waking hours of the cat family.
If the young woman was surprised by the sight of these natural enemies
fraternizing, it was with emotions little short of fear for her own
sanity that she presently saw a tall, muscular warrior enter the
clearing and join the group of savage beasts assembled there.
At first sight of the man she had been positive that he would be torn
to pieces, and she had half risen from her shelter, raising her rifle
to her shoulder to do what she could to avert the man's terrible fate.
Now she saw that he seemed actually conversing with the beasts--issuing
orders to them.
Presently the entire company filed on across the clearing and
disappeared in the jungle upon the opposite side.
With a gasp of mingled incredulity and relief Jane Clayton staggered to
her feet and fled on away from the terrible horde that had just passed
her, while a half-mile behind her another individual, following the
same trail as she, lay frozen with terror behind an ant-hill as the
hideous band passed quite close to him.
This one was Rokoff; but he had recognized the members of the awful
aggregation as allies of Tarzan of the Apes. No sooner, therefore,
had the beasts passed him than he rose and raced through the jungle as
fast as he could go, in order that he might put as much distance as
possible between himself and these frightful beasts.
So it happened that as Jane Clayton came to the bank of the river, down
which she hoped to float to the ocean and eventual rescue, Nikolas
Rokoff was but a short distance in her rear.
Upon the bank the girl saw a great dugout drawn half-way from the water
and tied securely to a near-by tree.
This, she felt, would solve the question of transportation to the sea
could she but launch the huge, unwieldy craft. Unfastening the rope
that had moored it to the tree, Jane pushed frantically upon the bow of
the heavy canoe, but for all the results that were apparent she might
as well have been attempting to shove the earth out of its orbit.
She was about winded when it occurred to her to try working the dugout
into the stream by loading the stern with ballast and then rocking the
bow back and forth along the bank until the craft eventually worked
itself into the river.
There were no stones or rocks available, but along the shore she found
quantities of driftwood deposited by the river at a slightly higher
stage. These she gathered
Across this framework Clayton placed other smaller branches quite close together.Page 26
When they assured her that they meant the child no harm she permitted them to come close, but would not allow them to touch her charge.Page 29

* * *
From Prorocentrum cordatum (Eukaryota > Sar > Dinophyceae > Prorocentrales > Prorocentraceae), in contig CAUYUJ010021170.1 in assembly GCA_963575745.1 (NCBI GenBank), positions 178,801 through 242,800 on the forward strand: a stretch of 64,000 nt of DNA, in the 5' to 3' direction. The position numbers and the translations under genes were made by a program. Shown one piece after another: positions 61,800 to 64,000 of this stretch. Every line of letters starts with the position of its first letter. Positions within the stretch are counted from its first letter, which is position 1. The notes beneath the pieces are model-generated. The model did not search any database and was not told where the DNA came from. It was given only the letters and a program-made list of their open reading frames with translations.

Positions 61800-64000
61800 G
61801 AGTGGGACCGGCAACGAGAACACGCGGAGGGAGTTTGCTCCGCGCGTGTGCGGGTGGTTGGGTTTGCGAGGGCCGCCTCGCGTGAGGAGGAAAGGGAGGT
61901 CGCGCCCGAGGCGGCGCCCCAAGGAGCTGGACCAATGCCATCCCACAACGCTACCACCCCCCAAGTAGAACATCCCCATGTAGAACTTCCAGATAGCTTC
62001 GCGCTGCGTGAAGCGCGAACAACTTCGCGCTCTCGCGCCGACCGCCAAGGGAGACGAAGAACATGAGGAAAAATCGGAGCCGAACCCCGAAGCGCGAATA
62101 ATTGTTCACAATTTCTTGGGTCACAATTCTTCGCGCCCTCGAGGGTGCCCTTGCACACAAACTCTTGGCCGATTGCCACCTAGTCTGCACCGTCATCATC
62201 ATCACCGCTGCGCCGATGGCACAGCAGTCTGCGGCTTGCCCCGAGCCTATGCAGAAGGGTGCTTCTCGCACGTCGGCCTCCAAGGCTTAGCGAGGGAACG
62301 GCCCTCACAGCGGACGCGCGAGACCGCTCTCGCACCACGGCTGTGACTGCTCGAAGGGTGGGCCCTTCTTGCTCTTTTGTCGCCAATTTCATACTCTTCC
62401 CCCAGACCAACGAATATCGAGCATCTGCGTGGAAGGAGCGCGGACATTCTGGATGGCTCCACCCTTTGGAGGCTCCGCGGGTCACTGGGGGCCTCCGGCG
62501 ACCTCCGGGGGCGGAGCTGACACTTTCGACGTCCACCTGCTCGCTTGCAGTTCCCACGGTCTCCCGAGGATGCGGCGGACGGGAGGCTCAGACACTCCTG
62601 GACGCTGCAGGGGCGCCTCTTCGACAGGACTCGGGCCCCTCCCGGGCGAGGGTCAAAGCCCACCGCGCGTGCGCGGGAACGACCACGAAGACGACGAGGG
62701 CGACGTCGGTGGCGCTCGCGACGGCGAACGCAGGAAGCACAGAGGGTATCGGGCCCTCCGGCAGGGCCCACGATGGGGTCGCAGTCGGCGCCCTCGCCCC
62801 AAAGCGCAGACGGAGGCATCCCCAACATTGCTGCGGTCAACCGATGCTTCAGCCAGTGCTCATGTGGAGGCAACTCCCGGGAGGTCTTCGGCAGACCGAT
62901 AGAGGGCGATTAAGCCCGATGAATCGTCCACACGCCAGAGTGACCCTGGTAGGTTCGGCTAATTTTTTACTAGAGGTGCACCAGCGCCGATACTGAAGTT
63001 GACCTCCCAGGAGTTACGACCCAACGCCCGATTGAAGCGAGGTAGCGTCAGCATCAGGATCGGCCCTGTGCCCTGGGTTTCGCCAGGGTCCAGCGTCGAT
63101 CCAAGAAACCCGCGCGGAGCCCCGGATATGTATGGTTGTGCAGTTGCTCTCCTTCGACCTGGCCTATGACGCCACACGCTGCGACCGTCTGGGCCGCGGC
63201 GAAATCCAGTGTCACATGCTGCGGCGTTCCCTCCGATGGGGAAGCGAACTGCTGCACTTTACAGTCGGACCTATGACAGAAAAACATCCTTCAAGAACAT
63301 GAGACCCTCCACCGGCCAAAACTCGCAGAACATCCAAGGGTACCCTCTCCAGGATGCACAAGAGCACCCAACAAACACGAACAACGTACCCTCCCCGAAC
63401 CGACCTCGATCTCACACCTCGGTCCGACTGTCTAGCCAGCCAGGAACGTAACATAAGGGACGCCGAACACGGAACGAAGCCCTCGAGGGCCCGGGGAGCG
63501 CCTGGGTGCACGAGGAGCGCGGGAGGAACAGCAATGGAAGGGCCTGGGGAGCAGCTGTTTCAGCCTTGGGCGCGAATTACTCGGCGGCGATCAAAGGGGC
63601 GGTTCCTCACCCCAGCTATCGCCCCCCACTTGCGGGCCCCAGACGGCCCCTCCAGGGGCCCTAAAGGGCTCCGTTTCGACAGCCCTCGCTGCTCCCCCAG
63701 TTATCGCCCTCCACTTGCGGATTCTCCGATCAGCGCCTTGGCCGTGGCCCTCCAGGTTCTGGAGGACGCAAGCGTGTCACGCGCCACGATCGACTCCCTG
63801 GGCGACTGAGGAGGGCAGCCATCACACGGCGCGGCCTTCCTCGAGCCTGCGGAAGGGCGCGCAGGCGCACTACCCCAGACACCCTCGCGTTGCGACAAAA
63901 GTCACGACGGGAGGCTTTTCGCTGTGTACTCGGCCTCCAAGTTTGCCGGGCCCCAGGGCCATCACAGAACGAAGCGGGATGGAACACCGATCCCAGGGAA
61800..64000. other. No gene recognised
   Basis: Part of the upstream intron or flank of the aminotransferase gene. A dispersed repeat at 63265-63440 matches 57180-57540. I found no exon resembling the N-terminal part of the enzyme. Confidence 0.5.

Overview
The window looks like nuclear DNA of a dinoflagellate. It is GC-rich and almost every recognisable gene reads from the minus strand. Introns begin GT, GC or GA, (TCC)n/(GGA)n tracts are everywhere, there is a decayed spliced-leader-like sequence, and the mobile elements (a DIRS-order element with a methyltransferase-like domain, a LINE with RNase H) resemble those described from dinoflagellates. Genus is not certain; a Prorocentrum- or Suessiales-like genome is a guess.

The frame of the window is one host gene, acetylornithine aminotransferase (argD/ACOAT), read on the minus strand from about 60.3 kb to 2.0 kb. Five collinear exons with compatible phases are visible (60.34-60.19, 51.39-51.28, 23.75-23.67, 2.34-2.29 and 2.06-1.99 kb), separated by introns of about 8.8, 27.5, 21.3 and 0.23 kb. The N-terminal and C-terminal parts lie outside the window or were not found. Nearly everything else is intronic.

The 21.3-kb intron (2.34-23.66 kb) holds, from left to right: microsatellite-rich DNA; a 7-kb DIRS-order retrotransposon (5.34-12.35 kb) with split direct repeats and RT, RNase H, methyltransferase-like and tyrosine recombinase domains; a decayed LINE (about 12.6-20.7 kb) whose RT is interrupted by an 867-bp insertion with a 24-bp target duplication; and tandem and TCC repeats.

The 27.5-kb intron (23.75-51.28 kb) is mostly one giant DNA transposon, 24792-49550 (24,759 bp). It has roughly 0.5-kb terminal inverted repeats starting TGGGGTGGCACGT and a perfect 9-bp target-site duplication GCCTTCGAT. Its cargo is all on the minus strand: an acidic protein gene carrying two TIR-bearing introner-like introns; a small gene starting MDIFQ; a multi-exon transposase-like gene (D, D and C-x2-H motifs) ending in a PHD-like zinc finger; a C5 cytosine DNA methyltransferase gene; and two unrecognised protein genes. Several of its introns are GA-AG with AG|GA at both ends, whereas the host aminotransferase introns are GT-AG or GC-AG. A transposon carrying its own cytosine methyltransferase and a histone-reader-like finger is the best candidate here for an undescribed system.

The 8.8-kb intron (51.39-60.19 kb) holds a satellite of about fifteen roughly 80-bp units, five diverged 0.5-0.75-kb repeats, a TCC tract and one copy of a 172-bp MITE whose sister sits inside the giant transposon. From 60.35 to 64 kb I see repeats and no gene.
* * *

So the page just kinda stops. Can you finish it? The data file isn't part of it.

So low she was crouching now that she seemed flattened to the earth except for the upward bend of the glossy back as it gathered for the spring.Page 31
For a long time Kala could not accustom herself to the sight; for though her people could swim when forced to it, they did not like to enter water, and never did so voluntarily.Page 50
Sabor was trapped.Page 57
Possibly Ara was a friend with whom the Archer was sharing his food.Page 75
The entire matter was taken out of Tarzan's hands one day by force of circumstances, and his future left open to him, so that he might go or stay without any stain upon his savage escutcheon.Page 83
For a moment longer Tarzan watched while a number of boxes and bundles were lowered into the waiting boats, then, as they shoved off from the ship's side, the ape-man snatched up a piece of paper, and with a pencil printed on it for a few moments until it bore several lines of strong, well-made, almost letter-perfect characters.Page 90
He was no coward; but if ever man felt the icy fingers of fear upon his heart, William Cecil Clayton, eldest son of Lord Greystoke of England, did that day in the fastness of the African jungle.Page 92
The beast was upon its belly, moving forward very slowly.Page 99
At last her shoulders were out.Page 107
At the same time, Jane discovered the books in the cupboard, and on opening the fly-leaf of one of them saw the name, JOHN CLAYTON, LONDON.Page 136
The photograph only served to puzzle the girl still more, for it was evidently another likeness of the same man whose picture rested in the locket beside that of the beautiful young woman.Page 146
D'Arnot saw a clean-limbed young giant emerge from the shadows into the firelight and come quickly toward him.Page 148
The Frenchman called faintly.Page 175
Mounting the broad steps, with brandished knife, the Negro made straight for a party of four men sitting at a table sipping the inevitable absinthe.Page 189
"Why did you not return?" she asked.Page 191
"Don't say that.Page 198
" FOR THE FURTHER ADVENTURES OF LORD GREYSTOKE READ THE RETURN OF TARZAN.